The Web at Work

Where do you stand on the issue of whether employees -- IT or otherwise -- should be limited, if not entirely prohibited, from using the Internet during work hours for personal use?

This is not a new issue by any means. But the dynamics of the workplace today, coupled with an ever-changing technology landscape, are causing companies to rethink established policies.

For one thing, the Internet is more pervasive in our lives today than it was two years ago when companies began to ponder use policies. The volume of business-to-consumer e-commerce, for example, will balloon from about $100 billion this year to a staggering $2 trillion by 2004, according to estimates from industry analysts, such as International Data Corp. and Forrester Research Inc. People, particularly knowledge workers comfortable with computer technology, are finding the Web to be indispensable.

Now consider this: The big online job mart known as records the greatest number of hits on Mondays between 2 p.m. and 3 p.m. That’s the start of the work week, when most employers probably assume their workers are as sharply focused on the here and now as they’ll be all week. Instead, they are looking for other opportunities, something they used to do Sunday mornings with the newspaper help-wanted section.

A study by Media Matrix revealed that office workers report spending nearly an hour per month browsing sex sites. For some reason, I sense the study sample low-balled that number.

The point is this: The spreading ubiquity of the Internet in our lives is blurring the line between what workers consider acceptable and unacceptable time cruising the Net. And since many office Internet connections are via high-speed lines, compared with most home connections on conventional modems, it is even more enticing to mess around at work, on the company’s time.

Monitoring and limiting what employees can and cannot do on the Internet is simple. There are several companies that sell commercial-grade software packages that can filter out most sex sites, job-search sites, your competitors’ sites, travel sites or whatever else you want to prevent workers from browsing during normal work hours. These packages also allow you to customize the restrictions: They can be lifted partially or totally at certain times of the day, such as the lunch hour.

Some employers, citing security issues, place Draconian restrictions on the use of the Internet for all but work-related matters, levying severe penalties --usually dismissal -- for violations.

What’s right? The Internet belongs to no one, that’s true, but the network and machines used to access the Internet belong to the company, as does your time during the work day.

On the other hand, isn’t there something positive to be gained by allowing workers to become familiar with the Internet, particularly when it comes to locating information? Couldn’t the same basic detailed search techniques an office administrator might use to find a bungalow on the beach at St. Johns be applied to finding secondary suppliers of office equipment?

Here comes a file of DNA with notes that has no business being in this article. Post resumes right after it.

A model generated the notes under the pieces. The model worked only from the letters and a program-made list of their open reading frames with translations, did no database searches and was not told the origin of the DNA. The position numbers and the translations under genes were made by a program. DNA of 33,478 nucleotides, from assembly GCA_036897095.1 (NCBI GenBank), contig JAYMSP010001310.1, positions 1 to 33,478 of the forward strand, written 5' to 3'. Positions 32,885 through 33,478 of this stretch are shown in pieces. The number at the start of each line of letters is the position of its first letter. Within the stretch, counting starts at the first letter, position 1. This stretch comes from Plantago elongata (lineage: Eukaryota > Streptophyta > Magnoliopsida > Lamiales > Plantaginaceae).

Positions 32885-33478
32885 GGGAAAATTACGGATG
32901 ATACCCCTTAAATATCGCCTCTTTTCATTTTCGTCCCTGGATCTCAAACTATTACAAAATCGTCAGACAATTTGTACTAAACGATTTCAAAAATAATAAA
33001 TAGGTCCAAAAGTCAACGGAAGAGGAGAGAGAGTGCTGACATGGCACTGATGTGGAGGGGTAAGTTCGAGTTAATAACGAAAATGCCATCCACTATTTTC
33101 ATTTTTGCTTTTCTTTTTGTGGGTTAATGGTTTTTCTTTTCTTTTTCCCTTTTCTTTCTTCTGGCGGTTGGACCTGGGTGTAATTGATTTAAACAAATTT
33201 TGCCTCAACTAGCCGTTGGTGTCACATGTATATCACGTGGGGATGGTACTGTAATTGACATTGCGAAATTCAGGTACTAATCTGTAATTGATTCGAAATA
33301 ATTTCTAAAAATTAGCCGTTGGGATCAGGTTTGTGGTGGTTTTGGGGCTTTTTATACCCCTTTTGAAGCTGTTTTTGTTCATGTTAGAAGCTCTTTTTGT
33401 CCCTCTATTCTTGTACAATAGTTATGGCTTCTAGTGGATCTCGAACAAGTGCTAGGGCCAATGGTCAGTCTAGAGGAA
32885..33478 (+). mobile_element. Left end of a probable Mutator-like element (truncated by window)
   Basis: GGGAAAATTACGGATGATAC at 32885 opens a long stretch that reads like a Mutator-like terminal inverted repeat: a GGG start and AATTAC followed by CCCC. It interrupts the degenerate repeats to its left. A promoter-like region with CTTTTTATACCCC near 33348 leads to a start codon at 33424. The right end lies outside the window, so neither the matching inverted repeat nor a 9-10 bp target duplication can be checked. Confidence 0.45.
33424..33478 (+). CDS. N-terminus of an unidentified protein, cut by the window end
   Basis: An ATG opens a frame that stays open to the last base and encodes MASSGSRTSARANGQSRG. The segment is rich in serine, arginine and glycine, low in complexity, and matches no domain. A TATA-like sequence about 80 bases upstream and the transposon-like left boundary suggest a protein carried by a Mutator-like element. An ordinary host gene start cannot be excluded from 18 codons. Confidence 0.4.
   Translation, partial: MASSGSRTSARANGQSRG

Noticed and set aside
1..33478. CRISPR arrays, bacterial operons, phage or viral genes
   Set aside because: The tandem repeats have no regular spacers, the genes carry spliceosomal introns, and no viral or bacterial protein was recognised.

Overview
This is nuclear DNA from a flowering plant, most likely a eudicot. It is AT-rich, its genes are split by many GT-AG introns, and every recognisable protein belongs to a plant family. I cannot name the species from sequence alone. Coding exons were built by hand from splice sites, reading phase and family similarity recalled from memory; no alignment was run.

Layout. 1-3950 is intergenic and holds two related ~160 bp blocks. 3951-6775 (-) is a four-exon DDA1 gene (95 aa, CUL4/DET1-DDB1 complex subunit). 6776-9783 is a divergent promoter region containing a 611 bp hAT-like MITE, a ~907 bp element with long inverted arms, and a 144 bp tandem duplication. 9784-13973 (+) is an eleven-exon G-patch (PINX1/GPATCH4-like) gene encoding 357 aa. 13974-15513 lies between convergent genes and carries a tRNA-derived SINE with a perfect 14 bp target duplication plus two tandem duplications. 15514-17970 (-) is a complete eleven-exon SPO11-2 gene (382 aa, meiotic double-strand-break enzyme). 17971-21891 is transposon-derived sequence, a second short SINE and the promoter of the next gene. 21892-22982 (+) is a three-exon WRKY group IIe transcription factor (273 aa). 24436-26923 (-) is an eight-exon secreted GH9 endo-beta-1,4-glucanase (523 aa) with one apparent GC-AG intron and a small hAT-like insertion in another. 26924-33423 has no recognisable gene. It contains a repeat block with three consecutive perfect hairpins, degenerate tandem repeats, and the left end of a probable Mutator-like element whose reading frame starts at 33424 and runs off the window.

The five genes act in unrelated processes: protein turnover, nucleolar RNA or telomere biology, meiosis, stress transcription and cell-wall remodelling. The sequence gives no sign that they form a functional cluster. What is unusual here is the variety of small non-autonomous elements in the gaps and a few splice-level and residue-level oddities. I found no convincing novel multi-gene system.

I am not sure what the answer is. But I am sure that few companies, if any, bother to involve the masses in formulating a policy on Internet use during work. Usually some rubber-stamp committee convenes, discerns what it thinks the boss or bosses want, then issues a policy.

Why not trust the judgment of an average worker to define what he or she thinks would comprise a sound Internet use policy? I suggest that the IT department take a lead role in this process, locating and distributing information on the broad usage of the Web today, information similar to that above in this column.

Then have a citizens committee of workers, including IT staff, issue a series of policy recommendations that are based on its own review of Internet use data and upon their own personal usage habits. The catch is that management must have the courage and trust to accept all or most all the recommendations.

Any policy put in place ought to be reviewed annually as data change and technology will make it more compelling to spend time surfing.

When I last managed a large group, the Web was just starting to proliferate. I took a pretty hard line about its use in the office for anything other than office work. That was wrong, but it would also be wrong to issue a blanket policy of no policy at all, other than unlimited use at the worker’s discretion. Reason needs to prevail. Tap into the reason and wisdom of the workers and they’ll more readily accept a policy they’ve had a hand in crafting. --Bill Laberis is president of Bill Laberis Associates Inc. (Holliston, Mass.) and former editor-in-chief of Computerworld. Contact him at